Steamed eggs

I don’t really know if it is same in the other regions in China, but steamed eggs are super super popular in Northeast, especially for people with stomach problems, or for kids just off the milk, starting having ‘real food’. It is also a good idea for breakfast.

It is to beat eggs well, and steam it — very easy.

Stir fried eggs

Now I am talking… the real thing.:))))  Stir-frying egg can be prepared just by itself, or stir-fry with other ingredients. In fact, my first ever cooking lesson was my dad taught me how to stir fry eggs, Northeast stir-frying egg is slightly different to western scrambled eggs — no milk added. It comes out as a bit ‘dryer’ then scrambled eggs.

Egg fried rice’ is popular way of stir fry eggs, it can be found almost in all Chinese restaurants and takeaways here. But if you are in the restaurants in Northeast of China, plain egg fried rice is normally not in the menu, you have to specify, then they can cook for you individually.

But eggs stir fried with different ingredients is very common ‘homey’ dish in Northeast. For example, stir fry eggs with tomato, stir fry eggs with green peppers, or with cucumbers, with onions, with garlic chives… are all the very simple and common dishes. (See the recipe for stir fry eggs with black fungus for example. All the other ‘recipes’ will be here, well, not really recipes I guess, more like suggested ideas.)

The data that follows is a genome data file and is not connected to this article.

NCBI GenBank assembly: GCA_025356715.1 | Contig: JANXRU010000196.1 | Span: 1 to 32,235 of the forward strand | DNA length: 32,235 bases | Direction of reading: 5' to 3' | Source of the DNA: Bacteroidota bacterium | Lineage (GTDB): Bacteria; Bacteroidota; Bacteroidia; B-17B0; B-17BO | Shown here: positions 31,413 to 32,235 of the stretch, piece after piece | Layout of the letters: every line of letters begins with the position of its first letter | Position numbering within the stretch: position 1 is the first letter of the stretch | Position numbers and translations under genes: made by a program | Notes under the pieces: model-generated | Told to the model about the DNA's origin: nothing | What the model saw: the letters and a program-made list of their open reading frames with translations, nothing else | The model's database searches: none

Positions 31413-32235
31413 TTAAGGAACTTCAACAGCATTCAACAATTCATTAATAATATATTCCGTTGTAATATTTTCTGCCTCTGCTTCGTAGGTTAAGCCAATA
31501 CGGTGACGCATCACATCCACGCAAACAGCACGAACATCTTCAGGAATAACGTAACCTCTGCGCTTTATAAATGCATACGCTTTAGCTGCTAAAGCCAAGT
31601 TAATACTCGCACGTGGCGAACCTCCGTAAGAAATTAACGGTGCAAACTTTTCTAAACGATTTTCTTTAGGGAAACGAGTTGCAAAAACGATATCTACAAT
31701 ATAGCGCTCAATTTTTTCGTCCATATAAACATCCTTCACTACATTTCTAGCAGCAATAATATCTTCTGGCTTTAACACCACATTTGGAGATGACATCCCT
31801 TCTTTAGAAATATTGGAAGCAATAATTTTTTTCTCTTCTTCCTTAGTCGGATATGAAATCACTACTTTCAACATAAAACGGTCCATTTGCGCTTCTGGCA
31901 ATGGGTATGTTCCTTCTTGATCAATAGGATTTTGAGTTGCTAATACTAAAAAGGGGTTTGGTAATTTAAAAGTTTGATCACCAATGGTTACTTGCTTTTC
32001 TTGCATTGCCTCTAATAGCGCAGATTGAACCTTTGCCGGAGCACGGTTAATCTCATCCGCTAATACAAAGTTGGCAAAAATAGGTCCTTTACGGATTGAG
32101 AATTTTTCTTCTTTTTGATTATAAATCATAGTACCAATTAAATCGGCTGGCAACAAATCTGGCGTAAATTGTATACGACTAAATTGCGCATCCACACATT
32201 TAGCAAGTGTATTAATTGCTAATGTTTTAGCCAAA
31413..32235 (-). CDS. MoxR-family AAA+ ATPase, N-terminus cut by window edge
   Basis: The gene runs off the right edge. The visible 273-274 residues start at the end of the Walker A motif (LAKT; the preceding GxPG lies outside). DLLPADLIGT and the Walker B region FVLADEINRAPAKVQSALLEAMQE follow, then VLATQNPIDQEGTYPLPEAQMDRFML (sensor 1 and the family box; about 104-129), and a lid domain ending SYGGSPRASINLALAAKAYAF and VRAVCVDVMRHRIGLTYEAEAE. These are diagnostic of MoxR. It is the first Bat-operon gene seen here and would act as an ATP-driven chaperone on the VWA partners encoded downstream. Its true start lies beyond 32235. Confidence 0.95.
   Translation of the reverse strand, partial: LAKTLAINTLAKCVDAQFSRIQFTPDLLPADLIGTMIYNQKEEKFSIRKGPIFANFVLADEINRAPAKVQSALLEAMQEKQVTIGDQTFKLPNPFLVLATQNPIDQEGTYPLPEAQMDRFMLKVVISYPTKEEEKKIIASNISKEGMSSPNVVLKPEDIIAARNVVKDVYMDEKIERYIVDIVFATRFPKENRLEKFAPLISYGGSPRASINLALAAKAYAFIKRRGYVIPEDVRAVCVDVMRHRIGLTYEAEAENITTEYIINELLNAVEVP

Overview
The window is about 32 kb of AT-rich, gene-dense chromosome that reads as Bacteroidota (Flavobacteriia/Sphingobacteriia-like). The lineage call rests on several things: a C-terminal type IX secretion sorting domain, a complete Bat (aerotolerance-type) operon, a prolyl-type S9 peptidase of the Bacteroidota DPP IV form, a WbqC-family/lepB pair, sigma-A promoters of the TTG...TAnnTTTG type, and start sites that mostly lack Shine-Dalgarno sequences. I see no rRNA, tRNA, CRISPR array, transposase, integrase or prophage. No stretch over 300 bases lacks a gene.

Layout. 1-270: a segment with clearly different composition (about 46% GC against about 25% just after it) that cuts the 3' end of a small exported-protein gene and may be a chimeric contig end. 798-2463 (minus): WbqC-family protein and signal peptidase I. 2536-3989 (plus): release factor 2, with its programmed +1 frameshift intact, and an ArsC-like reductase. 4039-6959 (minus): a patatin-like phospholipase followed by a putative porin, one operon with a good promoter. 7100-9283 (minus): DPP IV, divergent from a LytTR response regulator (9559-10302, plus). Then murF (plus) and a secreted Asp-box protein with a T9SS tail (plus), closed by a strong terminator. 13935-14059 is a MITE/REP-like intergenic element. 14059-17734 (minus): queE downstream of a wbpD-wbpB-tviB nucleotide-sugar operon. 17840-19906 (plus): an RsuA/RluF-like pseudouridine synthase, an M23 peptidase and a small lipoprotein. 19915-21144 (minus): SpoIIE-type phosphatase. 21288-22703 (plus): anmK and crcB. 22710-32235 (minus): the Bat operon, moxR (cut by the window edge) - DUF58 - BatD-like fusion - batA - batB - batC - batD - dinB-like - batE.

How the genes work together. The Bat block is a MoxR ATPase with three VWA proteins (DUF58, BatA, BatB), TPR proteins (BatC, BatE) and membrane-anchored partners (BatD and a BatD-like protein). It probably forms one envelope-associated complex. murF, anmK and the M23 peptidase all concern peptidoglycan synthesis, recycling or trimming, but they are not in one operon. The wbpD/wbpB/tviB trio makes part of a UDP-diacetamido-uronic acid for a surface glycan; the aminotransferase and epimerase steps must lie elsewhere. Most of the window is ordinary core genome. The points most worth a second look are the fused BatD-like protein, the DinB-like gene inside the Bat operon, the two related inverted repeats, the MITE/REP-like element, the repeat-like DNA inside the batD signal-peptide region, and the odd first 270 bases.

The only thing is when egg fired with these ingredients, it is given a ‘fancy’ name — Mu Xu (as in the beard of wood– you can imagine). For example, egg fried beef is called ‘Mu Xu Rou’, as ‘the wood’s beard with meat’. ha…

This way of combination is always a very simple dinner solution, especially when I run out of ideas of cooking. :)) But in Cantonese dishes, apart from eggs with tomato (or egg Fuyong), the rest of the combination is not their style. Once I cooked eggs with green peppers, all the other Cantonese friends (most of them were chefs) looked at me and the ‘wok’ strangely.